7.40am MORNING HEADLINES
Good morning, and welcome to our rolling coverage of all things cryptocurrency, including price, regulation, innovation and financial crime.
Bitcoin has fallen back overnight from $11,658 to $11,261 as a fall cut the day’s gains in just a few hours.
Senior Analyst, Jesse Cohen from Investing.com told Express.co.uk that after last year’s mind-boggling run-up in prices, 2018 has not started well for cryptocurrencies.
She said: “Despite the modest recovery in recent days, Bitcoin prices remain down about 15 percent since the start of 2018.”
She adds that Bitcoin isn’t the only mainstream cryptocurrency to suffer a rough start, with Ripple, the third biggest cryptocurrency in terms of market cap, declining 55 percent since Jan. 1 – making it, “one of the worst performing digital currencies of 2018.”
“Yet, not all coins have endured the wrath of sellers, with some of the more resilient names, like VeChain, NEO and Monero, catching many cryptowatchers by surprise.”
Updates below throughout the day….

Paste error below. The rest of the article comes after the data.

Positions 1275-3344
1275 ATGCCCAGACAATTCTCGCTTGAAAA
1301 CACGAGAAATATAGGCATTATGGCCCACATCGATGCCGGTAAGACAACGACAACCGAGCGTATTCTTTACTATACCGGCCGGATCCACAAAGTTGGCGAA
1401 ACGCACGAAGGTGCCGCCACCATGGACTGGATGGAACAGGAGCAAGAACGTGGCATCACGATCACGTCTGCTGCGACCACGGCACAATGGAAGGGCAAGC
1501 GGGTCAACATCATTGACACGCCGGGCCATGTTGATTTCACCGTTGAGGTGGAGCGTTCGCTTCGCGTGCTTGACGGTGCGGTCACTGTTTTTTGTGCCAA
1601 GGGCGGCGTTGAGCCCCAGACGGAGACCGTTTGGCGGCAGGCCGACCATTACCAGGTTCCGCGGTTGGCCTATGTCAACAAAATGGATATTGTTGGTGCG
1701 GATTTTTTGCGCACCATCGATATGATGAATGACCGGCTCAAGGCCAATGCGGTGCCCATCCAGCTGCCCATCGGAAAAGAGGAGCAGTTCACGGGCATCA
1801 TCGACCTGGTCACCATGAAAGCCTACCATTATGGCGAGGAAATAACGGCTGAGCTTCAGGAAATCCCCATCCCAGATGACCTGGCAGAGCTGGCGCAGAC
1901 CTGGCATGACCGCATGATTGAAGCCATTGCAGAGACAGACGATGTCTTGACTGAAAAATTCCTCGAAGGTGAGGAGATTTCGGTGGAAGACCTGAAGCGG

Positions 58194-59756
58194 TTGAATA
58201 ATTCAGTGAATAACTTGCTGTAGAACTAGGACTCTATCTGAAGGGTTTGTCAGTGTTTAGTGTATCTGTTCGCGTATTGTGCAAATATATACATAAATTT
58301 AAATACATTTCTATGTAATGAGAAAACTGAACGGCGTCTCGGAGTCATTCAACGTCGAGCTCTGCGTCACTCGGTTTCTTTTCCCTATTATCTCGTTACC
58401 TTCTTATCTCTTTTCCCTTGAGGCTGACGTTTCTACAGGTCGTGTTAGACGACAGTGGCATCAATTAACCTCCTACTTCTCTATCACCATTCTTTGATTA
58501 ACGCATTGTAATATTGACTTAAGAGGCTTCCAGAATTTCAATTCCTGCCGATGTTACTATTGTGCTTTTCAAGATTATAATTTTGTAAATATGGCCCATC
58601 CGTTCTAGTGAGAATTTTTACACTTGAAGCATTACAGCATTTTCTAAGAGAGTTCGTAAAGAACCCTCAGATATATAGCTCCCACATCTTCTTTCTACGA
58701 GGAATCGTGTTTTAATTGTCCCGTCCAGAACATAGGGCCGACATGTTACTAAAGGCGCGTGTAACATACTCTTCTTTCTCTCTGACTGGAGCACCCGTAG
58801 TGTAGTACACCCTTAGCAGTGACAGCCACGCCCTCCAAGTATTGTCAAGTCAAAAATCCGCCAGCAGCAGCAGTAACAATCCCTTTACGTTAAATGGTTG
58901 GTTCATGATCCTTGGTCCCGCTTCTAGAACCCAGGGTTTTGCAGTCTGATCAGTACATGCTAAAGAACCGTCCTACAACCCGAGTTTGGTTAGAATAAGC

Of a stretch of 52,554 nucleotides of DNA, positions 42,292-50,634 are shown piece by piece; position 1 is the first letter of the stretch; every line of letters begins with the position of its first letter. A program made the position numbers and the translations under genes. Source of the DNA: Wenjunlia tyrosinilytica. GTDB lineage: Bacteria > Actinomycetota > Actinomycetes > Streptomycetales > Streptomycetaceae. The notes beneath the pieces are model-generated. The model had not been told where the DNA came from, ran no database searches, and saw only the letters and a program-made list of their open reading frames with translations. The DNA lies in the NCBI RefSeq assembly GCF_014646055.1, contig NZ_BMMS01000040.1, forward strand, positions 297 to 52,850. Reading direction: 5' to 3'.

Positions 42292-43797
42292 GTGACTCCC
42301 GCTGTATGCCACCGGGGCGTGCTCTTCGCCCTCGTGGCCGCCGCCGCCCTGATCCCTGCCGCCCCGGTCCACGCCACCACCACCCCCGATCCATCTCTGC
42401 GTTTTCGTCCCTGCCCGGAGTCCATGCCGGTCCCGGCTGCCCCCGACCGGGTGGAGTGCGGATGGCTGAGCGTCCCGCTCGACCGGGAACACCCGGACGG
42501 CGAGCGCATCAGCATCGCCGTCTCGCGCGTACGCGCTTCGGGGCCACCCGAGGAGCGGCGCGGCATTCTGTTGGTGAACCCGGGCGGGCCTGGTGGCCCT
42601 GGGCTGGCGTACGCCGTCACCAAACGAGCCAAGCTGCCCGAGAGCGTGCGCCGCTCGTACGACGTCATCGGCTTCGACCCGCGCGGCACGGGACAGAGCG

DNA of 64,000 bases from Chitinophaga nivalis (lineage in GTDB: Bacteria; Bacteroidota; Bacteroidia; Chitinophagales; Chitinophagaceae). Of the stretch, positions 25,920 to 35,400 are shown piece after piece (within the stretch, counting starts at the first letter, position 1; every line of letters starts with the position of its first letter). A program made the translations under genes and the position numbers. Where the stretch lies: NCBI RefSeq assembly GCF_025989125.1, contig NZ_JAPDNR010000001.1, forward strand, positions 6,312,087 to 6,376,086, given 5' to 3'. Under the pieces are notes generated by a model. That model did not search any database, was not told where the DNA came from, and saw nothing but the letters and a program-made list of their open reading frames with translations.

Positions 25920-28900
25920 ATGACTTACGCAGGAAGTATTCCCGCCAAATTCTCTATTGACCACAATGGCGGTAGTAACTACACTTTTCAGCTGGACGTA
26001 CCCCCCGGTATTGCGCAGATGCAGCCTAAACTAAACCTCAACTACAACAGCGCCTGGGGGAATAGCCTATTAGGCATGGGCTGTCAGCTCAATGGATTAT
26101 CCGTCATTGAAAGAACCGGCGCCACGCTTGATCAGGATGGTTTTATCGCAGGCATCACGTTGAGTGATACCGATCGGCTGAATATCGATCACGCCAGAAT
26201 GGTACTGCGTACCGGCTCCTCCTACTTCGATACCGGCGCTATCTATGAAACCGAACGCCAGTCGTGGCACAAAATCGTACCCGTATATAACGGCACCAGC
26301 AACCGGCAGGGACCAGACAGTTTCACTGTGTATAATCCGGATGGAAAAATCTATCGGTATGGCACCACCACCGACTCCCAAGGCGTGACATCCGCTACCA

9.59am – UPDATE – Canadian regulators send warning
Finance regulators have warned locals about the dangers of investing in a so-called “cryptocurrency bank” and its associated token after the website was deemed to be illegal.
Representatives from the Financial and Consumer Services Commission (FCSC) released a statement to warn people about Bitcoin-bank.io, which promises a daily return on deposits through the use of a “BTCB” token, yesterday.
Read the full report here.
8.34am – UPDATE – BTC more likely to stop at $100 than $100,000
Harvard economist Kenneth Rogoff has said that a decade from now, bitcoin is more likely to be $100 than $100,000.
The likelihood of bitcoin falling to $100 was greater than that of the digital currency rising to $100,000 a decade from now.
Mr Rogoff told CNBC’s “Squawk Box: “I think bitcoin will be worth a tiny fraction of what it is now if we’re headed out 10 years from now … I would see $100 as being a lot more likely than $100,000 ten years from now.
“Basically, if you take away the possibility of money laundering and tax evasion, its actual uses as a transaction vehicle are very small.”